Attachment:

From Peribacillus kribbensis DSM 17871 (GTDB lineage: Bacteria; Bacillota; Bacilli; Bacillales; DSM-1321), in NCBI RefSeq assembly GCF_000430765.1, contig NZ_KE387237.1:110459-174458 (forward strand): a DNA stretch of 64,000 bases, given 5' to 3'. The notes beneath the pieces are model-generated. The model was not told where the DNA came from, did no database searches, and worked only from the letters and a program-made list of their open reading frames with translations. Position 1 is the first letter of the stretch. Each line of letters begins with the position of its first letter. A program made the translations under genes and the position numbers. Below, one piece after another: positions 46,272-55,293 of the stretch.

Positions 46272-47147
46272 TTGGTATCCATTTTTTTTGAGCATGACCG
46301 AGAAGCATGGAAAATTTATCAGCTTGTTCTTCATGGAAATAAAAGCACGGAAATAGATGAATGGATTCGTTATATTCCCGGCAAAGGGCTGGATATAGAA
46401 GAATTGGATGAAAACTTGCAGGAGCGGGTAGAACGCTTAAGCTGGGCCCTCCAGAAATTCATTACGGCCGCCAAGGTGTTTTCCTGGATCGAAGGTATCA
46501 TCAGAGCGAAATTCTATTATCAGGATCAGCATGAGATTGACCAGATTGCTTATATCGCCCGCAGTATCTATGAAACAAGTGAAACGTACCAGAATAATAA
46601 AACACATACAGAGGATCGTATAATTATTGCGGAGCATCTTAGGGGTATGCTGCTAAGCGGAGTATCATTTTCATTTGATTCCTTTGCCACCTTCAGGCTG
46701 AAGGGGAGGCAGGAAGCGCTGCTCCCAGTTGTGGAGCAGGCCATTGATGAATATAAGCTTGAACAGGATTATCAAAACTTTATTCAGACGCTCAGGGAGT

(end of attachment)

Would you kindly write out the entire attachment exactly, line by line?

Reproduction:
From Peribacillus kribbensis DSM 17871 (GTDB lineage: Bacteria; Bacillota; Bacilli; Bacillales; DSM-1321), in NCBI RefSeq assembly GCF_000430765.1, contig NZ_KE387237.1:110459-174458 (forward strand): a DNA stretch of 64,000 bases, given 5' to 3'. The notes beneath the pieces are model-generated. The model was not told where the DNA came from, did no database searches, and worked only from the letters and a program-made list of their open reading frames with translations. Position 1 is the first letter of the stretch. Each line of letters begins with the position of its first letter. A program made the translations under genes and the position numbers. Below, one piece after another: positions 46,272-55,293 of the stretch.

Positions 46272-47147
46272 TTGGTATCCATTTTTTTTGAGCATGACCG
46301 AGAAGCATGGAAAATTTATCAGCTTGTTCTTCATGGAAATAAAAGCACGGAAATAGATGAATGGATTCGTTATATTCCCGGCAAAGGGCTGGATATAGAA
46401 GAATTGGATGAAAACTTGCAGGAGCGGGTAGAACGCTTAAGCTGGGCCCTCCAGAAATTCATTACGGCCGCCAAGGTGTTTTCCTGGATCGAAGGTATCA
46501 TCAGAGCGAAATTCTATTATCAGGATCAGCATGAGATTGACCAGATTGCTTATATCGCCCGCAGTATCTATGAAACAAGTGAAACGTACCAGAATAATAA
46601 AACACATACAGAGGATCGTATAATTATTGCGGAGCATCTTAGGGGTATGCTGCTAAGCGGAGTATCATTTTCATTTGATTCCTTTGCCACCTTCAGGCTG
46701 AAGGGGAGGCAGGAAGCGCTGCTCCCAGTTGTGGAGCAGGCCATTGATGAATATAAGCTTGAACAGGATTATCAAAACTTTATTCAGACGCTCAGGGAGT